An average senior-level sales rep earns around $75,559 yearly. The salary is higher than that of an entry or mid-level sales rep due to the much larger role they play in a company. Their responsibilities include preparing regular sales presentations and sales reports, researching competitors’ pricing, and selling products.
Job Outlook for a Sales Rep
The job outlook of sales representatives, according to the US Bureau of Labor Statistics, is projected to grow at a rate of five percent between 2020 and 2030. This is a little slower than the average for all occupations which is almost eight percent. The lower demand for personnel with this job role is due to the huge layoffs during the Covid-19 pandemic in early 2020. Sales jobs are, however, back on the rise as economies gradually recover.
Should I Become a Sales Person?
Yes, as long as it interests you. If you enjoy a challenging environment where you’ll have to think on your feet, use your persuasion and communication skills, and have a knack for sales, being a sales representative may be the career for you. If you do pick this profession, make sure you do your research, invest time into developing your people skills, and find a sales sector that makes you passionate.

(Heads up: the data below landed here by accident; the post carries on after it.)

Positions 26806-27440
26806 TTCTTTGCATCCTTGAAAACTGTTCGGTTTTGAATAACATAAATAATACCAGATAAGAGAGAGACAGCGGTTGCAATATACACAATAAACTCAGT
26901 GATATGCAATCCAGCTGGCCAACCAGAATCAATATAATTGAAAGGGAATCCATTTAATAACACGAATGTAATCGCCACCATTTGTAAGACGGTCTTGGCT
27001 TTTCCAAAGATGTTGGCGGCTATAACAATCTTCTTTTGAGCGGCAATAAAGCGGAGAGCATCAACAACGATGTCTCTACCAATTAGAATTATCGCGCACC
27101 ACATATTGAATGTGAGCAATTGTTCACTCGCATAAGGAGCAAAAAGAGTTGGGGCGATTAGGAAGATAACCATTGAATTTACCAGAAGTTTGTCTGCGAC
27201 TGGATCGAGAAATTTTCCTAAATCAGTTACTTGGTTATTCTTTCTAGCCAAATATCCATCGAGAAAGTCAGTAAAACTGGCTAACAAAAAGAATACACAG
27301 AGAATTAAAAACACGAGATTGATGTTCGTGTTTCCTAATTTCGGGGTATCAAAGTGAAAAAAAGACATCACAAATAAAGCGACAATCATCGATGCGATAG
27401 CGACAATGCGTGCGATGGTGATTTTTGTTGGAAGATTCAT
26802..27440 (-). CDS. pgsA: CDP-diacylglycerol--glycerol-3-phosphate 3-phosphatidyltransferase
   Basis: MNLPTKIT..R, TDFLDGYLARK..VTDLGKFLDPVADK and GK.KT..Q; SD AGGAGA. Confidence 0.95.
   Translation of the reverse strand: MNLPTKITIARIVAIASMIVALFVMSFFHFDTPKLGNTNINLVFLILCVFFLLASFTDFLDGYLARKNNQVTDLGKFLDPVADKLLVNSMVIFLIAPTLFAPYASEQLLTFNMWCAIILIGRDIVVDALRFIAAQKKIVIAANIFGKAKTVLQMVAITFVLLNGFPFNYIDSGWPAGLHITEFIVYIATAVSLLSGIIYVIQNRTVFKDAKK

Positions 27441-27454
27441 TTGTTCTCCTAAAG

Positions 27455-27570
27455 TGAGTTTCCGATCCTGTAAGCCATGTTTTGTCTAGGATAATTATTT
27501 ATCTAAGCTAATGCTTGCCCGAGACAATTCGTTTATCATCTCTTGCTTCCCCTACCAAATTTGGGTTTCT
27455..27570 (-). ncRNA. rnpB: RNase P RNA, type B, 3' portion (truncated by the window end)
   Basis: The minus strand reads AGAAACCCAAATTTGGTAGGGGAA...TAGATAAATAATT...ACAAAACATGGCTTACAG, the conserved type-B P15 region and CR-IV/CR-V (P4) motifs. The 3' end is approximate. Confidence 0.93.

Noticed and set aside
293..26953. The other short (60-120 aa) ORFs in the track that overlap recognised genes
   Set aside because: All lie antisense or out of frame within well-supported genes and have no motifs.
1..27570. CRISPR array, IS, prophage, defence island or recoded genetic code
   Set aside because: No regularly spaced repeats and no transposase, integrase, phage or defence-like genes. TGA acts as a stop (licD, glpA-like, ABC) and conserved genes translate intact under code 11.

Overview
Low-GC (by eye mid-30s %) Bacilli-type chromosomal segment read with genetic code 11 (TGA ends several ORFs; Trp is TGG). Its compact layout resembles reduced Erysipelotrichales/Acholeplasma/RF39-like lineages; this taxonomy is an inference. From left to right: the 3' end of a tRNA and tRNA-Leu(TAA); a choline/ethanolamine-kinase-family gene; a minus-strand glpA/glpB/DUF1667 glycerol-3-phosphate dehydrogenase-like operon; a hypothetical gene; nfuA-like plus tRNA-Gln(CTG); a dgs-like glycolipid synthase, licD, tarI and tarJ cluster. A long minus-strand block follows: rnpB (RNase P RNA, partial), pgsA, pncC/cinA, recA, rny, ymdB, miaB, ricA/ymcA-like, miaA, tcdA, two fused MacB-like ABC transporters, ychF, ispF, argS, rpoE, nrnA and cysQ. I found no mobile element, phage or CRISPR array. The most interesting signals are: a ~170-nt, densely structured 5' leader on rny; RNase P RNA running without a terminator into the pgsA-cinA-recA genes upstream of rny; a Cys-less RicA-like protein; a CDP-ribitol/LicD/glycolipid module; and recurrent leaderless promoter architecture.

A Day in the Life of a Sales Rep FAQs
Stated simply, a sales representative sells products and services to potential buyers or current customers. They basically look for ways to make sales and hit the sales targets their company sets for them.
A sales rep career can be challenging but if it is something you enjoy doing, the stress won’t be a deterrent. Having to convince people to buy something they may not need or want can be difficult. However, many sales reps find the job rewarding, despite its challenges.
Yes, sales reps can work from home, unless stated otherwise by the company. A phone, laptop, good internet connection, and apps can suffice. With the pandemic, remote sales teams have become commonplace.
You can ask other sales reps in your company or you can search online for average salaries within your company. If you’re not being paid a liveable wage, you should discuss salary changes with your employer or look for a new job.